Just in time for next Monday’s appearance before the House Judiciary I Committee, the Bill Formerly Known as “Disapprove Jordan Lake Rules” (HB 239) has been freshly minted “Restore Water Quality in Jordan Reservoir.” The original version of the bill would have done just the opposite, by rejecting the N.C. Environmental Management Commission’s strategy to restore the polluted lake to federal Clean Water Act compliance. Earlier drafts of a compromise bill that the House Committee on Environment and Natural Resources ironed out last week would have allowed the EMC’s rules to go forward, but weakened critical pollution controls, and delayed their implementation by up to 17 years.

According to Elizabeth Ouzts, state director for Environment North Carolina, a newer version of the compromise bill now contains improved environmental protections to go along with that fancy new name.

“It’s all about, ‘Do you meet water quality standards or not?’” she said in an interview.

Specifically, the timelines for determining whether sub-watersheds are responsible for pollution controls, and implementing those controls, have been reduced by three years. An additional check-point for the Upper New Hope Creek Arm–which first placed Jordan Lake on the EPA’s Impaired Waters list in 2002, due to excess nutrients–has also been bumped up by three years. And language that would have exempted that sub-watershed, which includes the City of Durham, from enacting critical pollution-reduction measures due to cost concerns has been eliminated, Ouzts said.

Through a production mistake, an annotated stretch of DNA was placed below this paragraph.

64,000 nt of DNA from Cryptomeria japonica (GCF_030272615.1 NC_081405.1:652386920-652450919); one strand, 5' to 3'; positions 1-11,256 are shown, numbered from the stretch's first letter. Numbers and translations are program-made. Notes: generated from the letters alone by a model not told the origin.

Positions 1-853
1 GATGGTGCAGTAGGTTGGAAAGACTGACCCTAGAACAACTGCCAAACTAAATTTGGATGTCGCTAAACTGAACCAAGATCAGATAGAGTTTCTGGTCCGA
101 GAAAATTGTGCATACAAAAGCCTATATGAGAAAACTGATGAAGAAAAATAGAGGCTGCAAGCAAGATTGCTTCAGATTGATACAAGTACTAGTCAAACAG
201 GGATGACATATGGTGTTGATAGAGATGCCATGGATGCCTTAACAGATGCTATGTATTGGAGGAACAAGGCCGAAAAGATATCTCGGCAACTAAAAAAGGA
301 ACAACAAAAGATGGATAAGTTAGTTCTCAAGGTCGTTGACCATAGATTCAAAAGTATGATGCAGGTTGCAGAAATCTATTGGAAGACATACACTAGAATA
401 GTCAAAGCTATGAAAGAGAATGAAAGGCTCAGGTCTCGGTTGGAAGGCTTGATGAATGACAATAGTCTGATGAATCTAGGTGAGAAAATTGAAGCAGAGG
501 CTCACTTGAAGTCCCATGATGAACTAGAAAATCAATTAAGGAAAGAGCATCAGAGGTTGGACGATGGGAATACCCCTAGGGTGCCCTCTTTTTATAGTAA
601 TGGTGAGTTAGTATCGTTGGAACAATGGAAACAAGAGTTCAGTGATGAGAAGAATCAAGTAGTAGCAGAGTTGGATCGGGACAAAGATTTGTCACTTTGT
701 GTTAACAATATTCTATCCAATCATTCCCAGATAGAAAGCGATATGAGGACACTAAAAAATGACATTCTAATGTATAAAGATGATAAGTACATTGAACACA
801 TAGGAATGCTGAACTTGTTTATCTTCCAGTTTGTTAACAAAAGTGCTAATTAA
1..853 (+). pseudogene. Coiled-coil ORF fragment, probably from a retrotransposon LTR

The Cities of Durham and Greensboro have been lobbying the Legislature to minimize the EMC’s ability to regulate pollution that results from existing development, arguing that such controls would be financially burdensome for local governments. Ouzts said this latest revision reflects a compromise between that position, and environmentalists seeking protections for the lake.

“It’s not quite as far off from the original [EMC] rules,” she said.

The Judiciary I Committee meets Monday, May 11, at 3 p.m., in LB 1228 to discuss HB 239. If passed, the bill will then come up for a vote on the House floor–where another round of budget vs. environment is sure to take place.